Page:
A Guide to Native Advertising

Guide to Native Advertising

A Guide to Native Advertising

A Guide to Native Advertising 1200 630 Dev Team




There are a lot of digital marketing methodologies to stay on top of, but native is an important one to understand. Learn all about it with our Guide to Native Advertising.

Native advertising falls within the giant realm of content marketing.
This kind of advertising must be: paid for, native to the publisher’s platform (blends in), and labeled as an advertisement. It’s legally required to disclose that it’s an ad.

What is Native Advertising?


Native advertising, whether long-form articles, short tweets, or a stylized Instagram featuring a product, is always paid. This is why it is defined in the category of paid media. Businesses and content marketers use it as common practice.

Native advertising is another avenue for brands to publish content and inform or engage with their audience. While it falls under content marketing, it’s not a catch-all term for branded content online. Native ads are different than display or social ads.

This type of native content needs to be contextually relevant and and make sense. It fits within a normal feed and doesn’t jar or disrupt the audience’s experience.

Guide to Native Advertising

Social media sites like Facebook, Instagram, and Twitter make money off allowing businesses to put in their native advertising within a user’s feed. In fact, native ads will make up more than half of all display spending in 2017.
Besides the “in-feed” ads that you’ll find on social media, there are also promoted listings within searches that are also considered native ads.

Native advertising includes (but isn’t limited to) sponsored content, paid content, and advertorials.

What does a Native Ad look like?


Since native advertising fits within a variety of online platforms, the look and feel of it can differ greatly.

Some common examples of native ads could look like:

  • Educational content 
  • Imagery or video only content
  • How-to content
  • Quizzes 

Think entertaining or helpful. It has a purpose to the audience and value to them.

While it’s still a form of advertising, it doesn’t evoke the pushy approach. Unlike traditional tv or print ads, native advertising isn’t screaming sales-y. A native ad is usually not going to resemble a traditional ad that’s all about touting the benefits of a product or service and persuading the audience to buy. The purpose isn’t to mislead customers. It’s to engage with them in a way that is comfortable and familiar to them.

A native ad is not as much about the brand itself necessarily but about positioning the brand as an expert or leader within its industry.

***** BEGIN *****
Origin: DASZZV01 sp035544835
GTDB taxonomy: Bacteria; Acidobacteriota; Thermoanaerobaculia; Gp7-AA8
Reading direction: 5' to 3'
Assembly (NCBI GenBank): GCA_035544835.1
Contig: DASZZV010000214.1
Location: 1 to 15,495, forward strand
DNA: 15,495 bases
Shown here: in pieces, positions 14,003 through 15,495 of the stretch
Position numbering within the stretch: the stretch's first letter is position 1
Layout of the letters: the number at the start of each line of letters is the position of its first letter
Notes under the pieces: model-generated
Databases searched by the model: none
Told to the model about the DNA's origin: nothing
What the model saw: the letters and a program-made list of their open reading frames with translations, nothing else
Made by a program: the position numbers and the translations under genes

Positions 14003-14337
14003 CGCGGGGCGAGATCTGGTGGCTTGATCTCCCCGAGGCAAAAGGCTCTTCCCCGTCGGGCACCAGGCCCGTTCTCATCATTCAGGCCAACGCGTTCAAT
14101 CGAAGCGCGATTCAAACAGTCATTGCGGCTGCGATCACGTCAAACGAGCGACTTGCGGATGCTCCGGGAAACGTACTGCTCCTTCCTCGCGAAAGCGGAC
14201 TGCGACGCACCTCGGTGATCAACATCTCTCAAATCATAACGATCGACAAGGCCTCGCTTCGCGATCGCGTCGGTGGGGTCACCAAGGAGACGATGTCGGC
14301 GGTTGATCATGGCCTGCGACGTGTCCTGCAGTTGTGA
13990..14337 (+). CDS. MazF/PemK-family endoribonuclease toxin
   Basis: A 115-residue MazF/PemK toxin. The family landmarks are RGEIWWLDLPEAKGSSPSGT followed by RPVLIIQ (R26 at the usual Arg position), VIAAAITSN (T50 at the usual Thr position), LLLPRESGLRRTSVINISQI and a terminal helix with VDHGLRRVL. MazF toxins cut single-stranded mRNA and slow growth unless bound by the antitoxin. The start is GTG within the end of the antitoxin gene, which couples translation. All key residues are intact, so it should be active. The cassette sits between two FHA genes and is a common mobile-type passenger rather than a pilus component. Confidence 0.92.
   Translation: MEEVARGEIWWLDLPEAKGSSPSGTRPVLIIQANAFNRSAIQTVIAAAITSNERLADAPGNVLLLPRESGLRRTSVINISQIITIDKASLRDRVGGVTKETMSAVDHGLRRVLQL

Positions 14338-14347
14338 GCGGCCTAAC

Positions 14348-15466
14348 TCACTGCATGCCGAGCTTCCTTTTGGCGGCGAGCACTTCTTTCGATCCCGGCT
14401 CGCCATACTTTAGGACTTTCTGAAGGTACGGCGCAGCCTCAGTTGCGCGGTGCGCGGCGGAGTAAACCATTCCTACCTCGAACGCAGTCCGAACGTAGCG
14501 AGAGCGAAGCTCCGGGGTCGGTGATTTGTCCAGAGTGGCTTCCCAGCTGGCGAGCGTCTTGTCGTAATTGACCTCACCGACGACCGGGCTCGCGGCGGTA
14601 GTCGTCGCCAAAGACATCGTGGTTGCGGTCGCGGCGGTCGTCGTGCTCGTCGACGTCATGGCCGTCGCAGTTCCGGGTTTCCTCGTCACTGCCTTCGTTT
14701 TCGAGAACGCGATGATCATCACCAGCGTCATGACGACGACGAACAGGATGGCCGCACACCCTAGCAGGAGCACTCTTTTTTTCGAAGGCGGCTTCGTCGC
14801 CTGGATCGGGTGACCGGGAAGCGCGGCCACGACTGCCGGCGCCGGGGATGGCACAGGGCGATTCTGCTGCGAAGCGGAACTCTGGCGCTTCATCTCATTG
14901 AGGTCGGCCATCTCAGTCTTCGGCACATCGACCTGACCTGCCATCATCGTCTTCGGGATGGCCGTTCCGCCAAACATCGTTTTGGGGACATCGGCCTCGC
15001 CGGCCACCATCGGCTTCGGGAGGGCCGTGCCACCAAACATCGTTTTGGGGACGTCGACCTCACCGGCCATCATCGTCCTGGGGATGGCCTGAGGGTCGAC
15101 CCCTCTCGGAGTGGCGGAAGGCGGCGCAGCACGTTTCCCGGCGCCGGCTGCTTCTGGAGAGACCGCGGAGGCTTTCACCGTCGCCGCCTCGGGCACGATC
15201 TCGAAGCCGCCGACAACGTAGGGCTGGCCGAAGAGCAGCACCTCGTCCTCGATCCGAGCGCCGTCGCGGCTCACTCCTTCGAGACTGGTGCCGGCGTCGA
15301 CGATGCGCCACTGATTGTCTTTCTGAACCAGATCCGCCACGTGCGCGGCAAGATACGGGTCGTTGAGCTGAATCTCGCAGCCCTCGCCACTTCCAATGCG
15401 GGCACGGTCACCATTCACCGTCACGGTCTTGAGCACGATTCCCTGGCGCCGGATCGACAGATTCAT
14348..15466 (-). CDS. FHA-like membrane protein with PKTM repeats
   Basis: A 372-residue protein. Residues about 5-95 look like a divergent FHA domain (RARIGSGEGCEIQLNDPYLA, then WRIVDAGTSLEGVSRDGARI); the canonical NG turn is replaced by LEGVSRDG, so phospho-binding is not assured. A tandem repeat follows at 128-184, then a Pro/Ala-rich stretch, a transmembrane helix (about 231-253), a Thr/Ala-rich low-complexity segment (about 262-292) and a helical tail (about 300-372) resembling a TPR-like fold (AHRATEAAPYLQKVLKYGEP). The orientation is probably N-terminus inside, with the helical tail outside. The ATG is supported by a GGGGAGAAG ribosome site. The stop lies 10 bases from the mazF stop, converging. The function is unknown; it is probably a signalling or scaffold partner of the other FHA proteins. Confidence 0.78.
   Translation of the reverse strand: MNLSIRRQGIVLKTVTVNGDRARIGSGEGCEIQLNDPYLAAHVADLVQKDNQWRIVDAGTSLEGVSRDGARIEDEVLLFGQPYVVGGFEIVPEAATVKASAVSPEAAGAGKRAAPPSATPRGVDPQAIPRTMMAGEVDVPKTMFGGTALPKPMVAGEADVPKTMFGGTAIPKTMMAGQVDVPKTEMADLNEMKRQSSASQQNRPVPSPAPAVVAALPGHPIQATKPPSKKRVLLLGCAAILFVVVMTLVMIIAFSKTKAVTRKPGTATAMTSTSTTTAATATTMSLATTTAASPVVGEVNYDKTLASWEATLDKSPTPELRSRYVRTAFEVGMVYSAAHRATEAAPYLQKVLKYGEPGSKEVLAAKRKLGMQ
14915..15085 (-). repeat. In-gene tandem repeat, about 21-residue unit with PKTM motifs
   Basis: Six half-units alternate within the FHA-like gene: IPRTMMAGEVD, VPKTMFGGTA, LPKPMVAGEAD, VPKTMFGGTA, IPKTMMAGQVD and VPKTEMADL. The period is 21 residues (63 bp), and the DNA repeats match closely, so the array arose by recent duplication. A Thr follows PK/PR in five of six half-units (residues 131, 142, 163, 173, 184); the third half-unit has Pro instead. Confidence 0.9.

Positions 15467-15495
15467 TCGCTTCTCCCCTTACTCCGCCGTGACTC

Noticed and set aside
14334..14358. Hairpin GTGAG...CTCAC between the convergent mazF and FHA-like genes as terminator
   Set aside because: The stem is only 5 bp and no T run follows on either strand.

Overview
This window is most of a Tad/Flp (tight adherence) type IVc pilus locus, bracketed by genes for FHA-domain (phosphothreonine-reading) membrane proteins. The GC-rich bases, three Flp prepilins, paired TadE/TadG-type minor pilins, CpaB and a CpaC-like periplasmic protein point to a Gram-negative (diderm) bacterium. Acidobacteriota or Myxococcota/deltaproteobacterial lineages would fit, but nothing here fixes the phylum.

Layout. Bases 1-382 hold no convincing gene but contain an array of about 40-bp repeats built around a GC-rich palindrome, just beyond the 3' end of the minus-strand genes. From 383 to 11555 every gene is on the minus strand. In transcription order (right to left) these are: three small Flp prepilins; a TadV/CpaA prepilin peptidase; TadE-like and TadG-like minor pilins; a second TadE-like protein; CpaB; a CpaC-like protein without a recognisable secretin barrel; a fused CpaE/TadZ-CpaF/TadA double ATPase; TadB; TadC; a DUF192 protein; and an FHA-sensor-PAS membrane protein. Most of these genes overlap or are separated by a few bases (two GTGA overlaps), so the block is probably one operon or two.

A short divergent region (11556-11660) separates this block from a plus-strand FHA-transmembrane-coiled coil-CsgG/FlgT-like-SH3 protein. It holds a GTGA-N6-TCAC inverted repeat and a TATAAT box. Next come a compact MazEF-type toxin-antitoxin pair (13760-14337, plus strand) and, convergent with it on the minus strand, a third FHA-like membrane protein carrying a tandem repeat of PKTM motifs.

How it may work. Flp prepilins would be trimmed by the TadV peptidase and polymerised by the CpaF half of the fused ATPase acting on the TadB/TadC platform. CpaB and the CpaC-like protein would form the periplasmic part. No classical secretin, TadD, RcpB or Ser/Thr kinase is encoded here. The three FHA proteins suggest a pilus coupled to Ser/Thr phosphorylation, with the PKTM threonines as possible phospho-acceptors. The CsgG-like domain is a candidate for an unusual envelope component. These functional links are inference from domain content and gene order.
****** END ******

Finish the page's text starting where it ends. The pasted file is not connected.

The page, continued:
Native ads are usually highly targeted at what the brand understands their ideal audience to be. Who would be most interested in the brand? What has been the overwhelming demographic in past customers? The brand figures this out by analyzing data and doing their research – or they hire a marketing team to help out with all of this.

Examples of native ads include those aesthetically pleasing promoted Instagram posts from brands or clever promoted tweets which pop up seamlessly in a user’s timeline.

What is Sponsored Content?

Sponsored content is a specific type of native advertising where businesses pay publishers or influencers to post about their brand. This could be a celebrity promoting a vitamin, clothing line, or app. It could be a list on BuzzFeed that focuses on a certain brand.

Taking a look at sponsored Instagram posts:

  • Influencers charge $271, on average, to share a sponsored post on Instagram.
  • The average follower count of an influencer is almost 63,000 people.
  • The most popular category for paid content is lifestyle.

An Instagram influencer doesn’t necessarily have millions of followers. Moreover, the above statistics differ greatly based upon what industry the business sponsoring is in.

Why use a native ad over other forms of digital ads?


People are much more likely to share a brand’s native advertising on their personal social pages when it fits within the type of content to which they already enjoy subscribing and sharing.

Native advertising also results in more time spent from consumers with the content than a typical ad.

Twitter, Facebook, and Instagram have all integrated native advertising into their sites. This type of content marketing has been wildly successful for both the social media corporations and the businesses advertising on them.

How do you determine the success of a native ad?

Some metrics used to measure the success of native ads include:

  • Clickthroughs
  • Social shares
  • Downloads
  • Views 

With ad blockers and constantly updating feeds, it’s hard to get consumers to pay attention to brands in such a busy online world. Native advertising engages an audience on their terms and can inspire not only brand awareness but brand loyalty.

We hope you’ve learned from our Guide to Native Advertising! Now take the next step by getting our Free Website Audit!

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